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Mark Bradford

Hauser & Wirth
Hong Kong
Mar 27 – May 12, 2018
Valencia Tong

Spanning the 15th and 16th floors of H Queen’s, the newly built luxury art and cultural hub, Hauser & Wirth’s brand new Hong Kong space was inaugurated by an exhibition by US artist Mark Bradford. The US representative at the 2017 Venice Biennale, the Los Angeles-based abstract artist brought to the Hong Kong show some of his newest works, which feature a map motif.

At first glance, the viewer is greeted with a scene of overwhelming tranquility, surrounded by turquoise-blue paintings against the stark white walls of the spacious gallery. The bright blue colour of the majority of the paintings evokes the feeling of being immersed in a vast ocean. However, on closer examination, the images provoke anxiety; they do not depict nature and freedom, but aerial views of a claustrophobic, restrictive urban reality. It is as if the viewer assumes the perspective of an overhead surveillance camera that sees where all the boundaries and borders of urban geographies lie, and these separations divide populations into communities according to their race and class. The grungy texture and layering of the paintings recall graffiti and torn posters on walls. The paintings encapsulate the everyday experiences of the city dweller.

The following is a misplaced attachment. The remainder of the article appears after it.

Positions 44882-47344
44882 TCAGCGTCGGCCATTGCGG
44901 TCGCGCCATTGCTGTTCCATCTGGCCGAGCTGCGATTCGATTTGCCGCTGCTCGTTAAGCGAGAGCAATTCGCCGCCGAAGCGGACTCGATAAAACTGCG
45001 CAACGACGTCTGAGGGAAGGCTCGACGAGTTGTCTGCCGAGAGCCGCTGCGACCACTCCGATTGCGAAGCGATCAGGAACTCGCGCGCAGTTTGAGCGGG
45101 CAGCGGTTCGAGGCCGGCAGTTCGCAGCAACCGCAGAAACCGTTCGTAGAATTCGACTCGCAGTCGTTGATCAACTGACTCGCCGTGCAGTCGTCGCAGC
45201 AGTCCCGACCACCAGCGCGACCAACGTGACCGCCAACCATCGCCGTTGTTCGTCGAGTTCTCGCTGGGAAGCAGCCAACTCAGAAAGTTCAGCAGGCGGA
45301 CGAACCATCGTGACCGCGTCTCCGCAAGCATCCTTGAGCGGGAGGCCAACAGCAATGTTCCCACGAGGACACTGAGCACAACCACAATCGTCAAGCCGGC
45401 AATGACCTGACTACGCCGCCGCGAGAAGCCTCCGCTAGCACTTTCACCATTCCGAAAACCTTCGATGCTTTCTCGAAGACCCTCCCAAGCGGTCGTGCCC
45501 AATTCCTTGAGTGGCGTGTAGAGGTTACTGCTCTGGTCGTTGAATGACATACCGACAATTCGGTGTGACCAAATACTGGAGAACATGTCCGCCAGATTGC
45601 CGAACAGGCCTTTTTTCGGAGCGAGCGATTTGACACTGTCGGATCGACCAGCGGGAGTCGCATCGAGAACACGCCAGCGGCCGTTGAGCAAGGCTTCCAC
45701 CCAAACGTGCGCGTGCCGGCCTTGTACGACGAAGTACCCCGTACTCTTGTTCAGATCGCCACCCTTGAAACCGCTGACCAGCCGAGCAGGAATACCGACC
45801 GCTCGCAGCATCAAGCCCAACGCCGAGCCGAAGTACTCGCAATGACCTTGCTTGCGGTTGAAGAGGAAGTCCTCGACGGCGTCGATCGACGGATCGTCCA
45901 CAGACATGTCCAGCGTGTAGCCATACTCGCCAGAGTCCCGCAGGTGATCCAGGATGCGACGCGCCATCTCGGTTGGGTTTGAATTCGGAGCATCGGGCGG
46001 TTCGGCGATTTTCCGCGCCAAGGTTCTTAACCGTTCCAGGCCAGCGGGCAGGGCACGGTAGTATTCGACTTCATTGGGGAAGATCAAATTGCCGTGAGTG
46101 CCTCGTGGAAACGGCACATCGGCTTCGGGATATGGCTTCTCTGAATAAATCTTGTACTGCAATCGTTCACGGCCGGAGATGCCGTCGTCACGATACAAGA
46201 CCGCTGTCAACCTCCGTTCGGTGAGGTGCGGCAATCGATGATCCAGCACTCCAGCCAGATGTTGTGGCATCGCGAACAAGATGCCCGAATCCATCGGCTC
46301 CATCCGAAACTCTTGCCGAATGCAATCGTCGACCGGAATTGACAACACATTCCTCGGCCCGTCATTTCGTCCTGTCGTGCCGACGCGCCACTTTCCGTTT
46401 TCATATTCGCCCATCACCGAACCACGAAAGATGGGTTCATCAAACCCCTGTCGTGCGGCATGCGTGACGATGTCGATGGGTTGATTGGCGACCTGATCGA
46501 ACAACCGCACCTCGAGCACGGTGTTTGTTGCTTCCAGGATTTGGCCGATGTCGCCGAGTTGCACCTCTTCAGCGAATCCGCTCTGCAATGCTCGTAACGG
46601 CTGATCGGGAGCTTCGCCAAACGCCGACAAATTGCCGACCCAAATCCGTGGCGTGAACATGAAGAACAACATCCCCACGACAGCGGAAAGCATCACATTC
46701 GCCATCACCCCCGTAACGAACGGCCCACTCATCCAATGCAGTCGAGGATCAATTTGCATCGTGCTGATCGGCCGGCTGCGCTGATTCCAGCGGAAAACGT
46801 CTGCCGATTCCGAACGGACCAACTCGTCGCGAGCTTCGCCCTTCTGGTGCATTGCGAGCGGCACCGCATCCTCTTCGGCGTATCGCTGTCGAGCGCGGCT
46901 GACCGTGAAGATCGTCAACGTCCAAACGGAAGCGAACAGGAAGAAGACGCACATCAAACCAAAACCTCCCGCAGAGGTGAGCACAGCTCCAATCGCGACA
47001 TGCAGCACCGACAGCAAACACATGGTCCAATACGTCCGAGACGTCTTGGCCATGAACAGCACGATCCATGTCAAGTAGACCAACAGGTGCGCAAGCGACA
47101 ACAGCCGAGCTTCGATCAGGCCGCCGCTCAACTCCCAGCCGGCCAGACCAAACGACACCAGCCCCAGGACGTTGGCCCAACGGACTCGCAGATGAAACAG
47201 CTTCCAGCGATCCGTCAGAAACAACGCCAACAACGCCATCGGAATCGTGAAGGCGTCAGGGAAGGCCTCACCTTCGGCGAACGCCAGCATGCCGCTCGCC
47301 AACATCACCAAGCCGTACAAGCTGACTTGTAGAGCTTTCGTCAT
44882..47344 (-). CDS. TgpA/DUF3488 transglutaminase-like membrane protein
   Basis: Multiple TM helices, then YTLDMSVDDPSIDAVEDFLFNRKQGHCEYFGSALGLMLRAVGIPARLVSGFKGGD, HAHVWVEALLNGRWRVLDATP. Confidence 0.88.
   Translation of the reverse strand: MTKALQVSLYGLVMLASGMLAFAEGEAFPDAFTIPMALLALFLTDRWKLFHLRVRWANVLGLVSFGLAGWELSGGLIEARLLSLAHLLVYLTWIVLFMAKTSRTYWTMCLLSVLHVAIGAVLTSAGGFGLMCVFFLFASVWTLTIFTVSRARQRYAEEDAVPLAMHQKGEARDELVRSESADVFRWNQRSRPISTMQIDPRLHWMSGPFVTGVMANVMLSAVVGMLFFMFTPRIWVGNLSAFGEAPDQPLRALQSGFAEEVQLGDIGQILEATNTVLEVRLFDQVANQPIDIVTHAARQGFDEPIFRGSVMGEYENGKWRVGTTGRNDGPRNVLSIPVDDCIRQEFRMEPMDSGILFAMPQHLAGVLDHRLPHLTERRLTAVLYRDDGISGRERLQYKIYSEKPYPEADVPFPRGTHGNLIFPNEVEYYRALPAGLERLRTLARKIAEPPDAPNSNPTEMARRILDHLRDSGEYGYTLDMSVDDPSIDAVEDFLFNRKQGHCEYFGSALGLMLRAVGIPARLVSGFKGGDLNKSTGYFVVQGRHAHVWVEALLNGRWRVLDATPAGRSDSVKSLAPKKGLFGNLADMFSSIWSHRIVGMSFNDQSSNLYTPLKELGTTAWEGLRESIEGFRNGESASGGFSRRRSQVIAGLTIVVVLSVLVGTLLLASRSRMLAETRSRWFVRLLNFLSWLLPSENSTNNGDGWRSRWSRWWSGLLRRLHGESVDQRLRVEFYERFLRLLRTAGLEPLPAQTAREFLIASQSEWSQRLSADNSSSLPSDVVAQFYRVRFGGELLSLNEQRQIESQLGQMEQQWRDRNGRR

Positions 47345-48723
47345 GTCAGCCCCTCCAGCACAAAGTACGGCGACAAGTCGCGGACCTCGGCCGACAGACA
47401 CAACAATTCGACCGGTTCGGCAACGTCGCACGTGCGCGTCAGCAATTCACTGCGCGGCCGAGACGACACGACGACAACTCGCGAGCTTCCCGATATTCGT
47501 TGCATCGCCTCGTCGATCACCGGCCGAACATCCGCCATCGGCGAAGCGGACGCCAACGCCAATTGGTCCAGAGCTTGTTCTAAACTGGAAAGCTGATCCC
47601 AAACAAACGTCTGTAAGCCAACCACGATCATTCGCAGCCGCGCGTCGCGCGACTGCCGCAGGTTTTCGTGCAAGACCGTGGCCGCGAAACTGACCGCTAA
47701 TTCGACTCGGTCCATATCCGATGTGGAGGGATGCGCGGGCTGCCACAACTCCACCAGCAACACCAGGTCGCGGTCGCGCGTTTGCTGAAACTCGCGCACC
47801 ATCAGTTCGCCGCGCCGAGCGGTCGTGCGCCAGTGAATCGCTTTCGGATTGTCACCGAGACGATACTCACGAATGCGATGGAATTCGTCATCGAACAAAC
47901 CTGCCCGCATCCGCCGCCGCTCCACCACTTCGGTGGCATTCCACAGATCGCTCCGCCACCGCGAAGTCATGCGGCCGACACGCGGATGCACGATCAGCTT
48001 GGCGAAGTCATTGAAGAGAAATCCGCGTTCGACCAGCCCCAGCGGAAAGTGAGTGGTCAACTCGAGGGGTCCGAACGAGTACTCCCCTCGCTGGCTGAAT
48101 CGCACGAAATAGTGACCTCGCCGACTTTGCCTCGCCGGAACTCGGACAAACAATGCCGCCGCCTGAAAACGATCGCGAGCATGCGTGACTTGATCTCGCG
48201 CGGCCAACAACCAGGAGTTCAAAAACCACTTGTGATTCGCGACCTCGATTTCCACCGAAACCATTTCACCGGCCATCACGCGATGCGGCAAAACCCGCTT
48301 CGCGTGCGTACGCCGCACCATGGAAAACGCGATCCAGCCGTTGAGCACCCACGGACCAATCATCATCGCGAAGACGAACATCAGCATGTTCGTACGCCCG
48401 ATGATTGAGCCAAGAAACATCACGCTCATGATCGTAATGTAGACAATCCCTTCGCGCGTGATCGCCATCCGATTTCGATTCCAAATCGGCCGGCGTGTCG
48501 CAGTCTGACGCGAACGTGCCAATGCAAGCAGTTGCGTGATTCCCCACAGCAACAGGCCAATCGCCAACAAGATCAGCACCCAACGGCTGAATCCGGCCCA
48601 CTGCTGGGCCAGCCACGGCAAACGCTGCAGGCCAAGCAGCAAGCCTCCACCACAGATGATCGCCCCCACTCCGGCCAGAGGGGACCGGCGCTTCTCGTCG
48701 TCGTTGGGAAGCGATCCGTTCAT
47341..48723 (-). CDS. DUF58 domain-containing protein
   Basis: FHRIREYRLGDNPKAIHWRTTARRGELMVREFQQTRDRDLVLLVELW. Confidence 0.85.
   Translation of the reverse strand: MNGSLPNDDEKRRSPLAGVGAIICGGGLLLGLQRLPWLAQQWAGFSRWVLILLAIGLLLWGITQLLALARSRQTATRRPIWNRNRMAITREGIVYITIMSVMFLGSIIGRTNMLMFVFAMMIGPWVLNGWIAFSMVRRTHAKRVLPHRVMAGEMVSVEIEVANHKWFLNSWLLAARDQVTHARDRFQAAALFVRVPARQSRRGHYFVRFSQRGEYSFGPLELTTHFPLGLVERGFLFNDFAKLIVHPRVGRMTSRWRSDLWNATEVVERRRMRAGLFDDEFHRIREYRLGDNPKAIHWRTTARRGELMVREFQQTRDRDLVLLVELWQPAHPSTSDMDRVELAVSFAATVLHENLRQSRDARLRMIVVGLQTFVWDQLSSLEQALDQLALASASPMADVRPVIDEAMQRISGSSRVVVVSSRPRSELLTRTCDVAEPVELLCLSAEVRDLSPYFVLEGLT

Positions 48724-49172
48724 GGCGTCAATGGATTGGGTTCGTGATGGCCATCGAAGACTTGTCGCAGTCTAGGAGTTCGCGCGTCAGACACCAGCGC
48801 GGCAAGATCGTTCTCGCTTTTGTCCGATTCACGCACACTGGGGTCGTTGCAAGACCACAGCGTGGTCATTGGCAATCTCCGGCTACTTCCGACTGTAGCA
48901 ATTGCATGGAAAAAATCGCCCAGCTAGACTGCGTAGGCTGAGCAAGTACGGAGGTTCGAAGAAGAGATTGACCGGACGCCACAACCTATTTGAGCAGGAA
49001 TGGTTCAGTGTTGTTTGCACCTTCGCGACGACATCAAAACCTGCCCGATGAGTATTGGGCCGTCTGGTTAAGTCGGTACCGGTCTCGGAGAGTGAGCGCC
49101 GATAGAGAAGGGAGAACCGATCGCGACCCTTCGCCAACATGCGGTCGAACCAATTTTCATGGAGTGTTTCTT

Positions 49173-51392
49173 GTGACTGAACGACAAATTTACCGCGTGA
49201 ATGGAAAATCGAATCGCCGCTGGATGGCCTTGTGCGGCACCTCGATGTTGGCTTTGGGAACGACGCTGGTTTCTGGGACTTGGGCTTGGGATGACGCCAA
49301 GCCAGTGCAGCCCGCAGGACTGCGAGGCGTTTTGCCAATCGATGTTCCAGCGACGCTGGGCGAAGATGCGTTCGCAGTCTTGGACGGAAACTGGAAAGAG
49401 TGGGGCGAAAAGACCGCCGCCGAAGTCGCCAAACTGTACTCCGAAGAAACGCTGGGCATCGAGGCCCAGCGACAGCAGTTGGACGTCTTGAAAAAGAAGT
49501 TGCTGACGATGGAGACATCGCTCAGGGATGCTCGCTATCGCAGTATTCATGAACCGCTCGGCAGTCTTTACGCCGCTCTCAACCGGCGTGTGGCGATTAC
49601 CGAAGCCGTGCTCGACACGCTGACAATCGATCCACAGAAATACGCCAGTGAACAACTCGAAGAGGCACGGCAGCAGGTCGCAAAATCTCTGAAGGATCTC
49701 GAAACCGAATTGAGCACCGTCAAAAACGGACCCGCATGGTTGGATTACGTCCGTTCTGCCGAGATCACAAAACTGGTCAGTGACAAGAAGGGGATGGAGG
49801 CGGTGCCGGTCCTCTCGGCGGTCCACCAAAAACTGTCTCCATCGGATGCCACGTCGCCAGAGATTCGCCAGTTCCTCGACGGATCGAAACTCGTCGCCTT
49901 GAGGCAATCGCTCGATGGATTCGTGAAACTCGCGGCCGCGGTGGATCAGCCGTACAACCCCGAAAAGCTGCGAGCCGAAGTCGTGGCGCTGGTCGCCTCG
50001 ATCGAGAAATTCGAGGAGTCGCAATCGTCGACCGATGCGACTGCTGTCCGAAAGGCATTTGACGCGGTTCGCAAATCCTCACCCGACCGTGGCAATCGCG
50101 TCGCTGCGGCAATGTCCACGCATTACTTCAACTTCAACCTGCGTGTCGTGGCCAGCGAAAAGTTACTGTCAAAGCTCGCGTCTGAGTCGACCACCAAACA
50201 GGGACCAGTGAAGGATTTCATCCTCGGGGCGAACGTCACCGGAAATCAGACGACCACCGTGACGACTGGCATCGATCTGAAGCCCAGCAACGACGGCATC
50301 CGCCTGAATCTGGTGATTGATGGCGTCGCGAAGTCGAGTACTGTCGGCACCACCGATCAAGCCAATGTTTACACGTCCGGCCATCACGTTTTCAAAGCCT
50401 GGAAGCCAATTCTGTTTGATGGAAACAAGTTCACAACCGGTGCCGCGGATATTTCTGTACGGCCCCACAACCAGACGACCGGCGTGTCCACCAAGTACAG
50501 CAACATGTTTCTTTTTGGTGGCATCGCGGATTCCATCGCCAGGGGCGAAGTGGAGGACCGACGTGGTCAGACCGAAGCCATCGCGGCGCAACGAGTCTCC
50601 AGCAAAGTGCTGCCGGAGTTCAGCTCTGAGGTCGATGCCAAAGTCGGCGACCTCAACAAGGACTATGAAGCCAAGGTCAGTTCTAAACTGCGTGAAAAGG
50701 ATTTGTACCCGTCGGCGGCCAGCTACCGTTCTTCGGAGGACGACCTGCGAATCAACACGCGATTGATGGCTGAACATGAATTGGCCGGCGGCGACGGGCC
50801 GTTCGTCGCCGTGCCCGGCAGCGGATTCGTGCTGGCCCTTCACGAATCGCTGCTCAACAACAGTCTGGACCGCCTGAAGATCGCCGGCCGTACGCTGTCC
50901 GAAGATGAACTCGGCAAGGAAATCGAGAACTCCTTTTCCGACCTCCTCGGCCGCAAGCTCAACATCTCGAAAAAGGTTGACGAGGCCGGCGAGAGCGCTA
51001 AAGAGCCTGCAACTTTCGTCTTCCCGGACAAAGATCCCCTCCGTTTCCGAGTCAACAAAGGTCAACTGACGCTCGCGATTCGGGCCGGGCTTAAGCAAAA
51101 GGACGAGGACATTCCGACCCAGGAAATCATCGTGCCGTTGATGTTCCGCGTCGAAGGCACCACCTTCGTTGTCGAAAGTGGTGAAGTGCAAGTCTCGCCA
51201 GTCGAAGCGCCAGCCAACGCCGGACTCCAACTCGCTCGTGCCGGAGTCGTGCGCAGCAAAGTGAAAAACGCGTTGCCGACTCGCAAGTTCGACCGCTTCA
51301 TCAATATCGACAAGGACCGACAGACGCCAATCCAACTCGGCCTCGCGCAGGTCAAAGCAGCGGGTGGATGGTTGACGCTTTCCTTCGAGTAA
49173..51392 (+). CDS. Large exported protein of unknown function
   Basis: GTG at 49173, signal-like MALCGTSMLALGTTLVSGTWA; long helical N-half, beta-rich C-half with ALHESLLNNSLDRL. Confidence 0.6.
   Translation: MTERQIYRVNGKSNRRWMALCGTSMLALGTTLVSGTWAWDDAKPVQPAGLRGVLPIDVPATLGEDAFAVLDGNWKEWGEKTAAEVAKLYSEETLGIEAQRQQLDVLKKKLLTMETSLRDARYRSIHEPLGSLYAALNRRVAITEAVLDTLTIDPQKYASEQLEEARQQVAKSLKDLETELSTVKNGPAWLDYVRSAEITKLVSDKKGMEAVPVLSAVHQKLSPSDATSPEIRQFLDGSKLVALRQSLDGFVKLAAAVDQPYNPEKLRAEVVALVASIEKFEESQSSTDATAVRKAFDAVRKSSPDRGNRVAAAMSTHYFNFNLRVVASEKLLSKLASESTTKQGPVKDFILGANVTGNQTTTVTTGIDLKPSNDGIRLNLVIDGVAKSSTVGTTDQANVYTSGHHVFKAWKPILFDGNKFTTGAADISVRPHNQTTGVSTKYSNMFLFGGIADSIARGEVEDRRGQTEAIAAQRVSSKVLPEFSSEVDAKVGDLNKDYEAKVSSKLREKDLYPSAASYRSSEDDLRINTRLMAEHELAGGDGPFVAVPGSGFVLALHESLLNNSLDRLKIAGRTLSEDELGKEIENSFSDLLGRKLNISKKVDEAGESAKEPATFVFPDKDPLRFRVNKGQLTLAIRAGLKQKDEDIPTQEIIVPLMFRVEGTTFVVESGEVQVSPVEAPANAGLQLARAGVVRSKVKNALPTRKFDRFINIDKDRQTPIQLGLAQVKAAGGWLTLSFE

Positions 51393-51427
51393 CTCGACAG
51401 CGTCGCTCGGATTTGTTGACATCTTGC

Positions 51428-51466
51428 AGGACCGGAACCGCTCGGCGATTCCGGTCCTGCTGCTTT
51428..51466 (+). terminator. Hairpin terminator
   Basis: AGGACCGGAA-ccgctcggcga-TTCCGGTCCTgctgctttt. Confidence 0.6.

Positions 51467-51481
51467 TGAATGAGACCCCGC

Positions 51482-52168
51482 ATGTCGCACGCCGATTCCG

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Next, Storm the castle by Mark Bradford, Mixed media on canvas, 213.4 x 274.3 cm, 2018. © Mark Bradford. Photo: Joshua White. Courtesy the artist and Hauser & Wirth.

In the context of Hong Kong, where land is scarce and a hotly sought-after commodity, power struggles between communities and landlords often erupt as boundaries blur, especially as the urban fabric keeps changing when reclamation of land causes borders to expand into the sea. 

The question of identity arises as communities are disrupted by rapid development, often for financial gain, resulting in social injustice. Bradford’s paintings remind us to pay attention once again to how marginalised communities, often voiceless and powerless, are oppressed during the process of city planning. Often the seemingly objective lines on maps are simply facades that do not reveal the reality of the lives of the people who live there.

Bradford’s paintings are not meant to show peaceful shades of blue on a sunny day, but are rather a collective plea for people with power and authority to delve deeper, beyond cold, structural, institutional violence, and think about what is at stake for vulnerable populations.

Image, top:  I finally touched the sky by Mark Bradford, Mixed media on canvas, 76.2 x 61 cm / 30 x 24 in, 2018. © Mark Bradford. Photo: Joshua White. Courtesy the artist and Hauser & Wirth.

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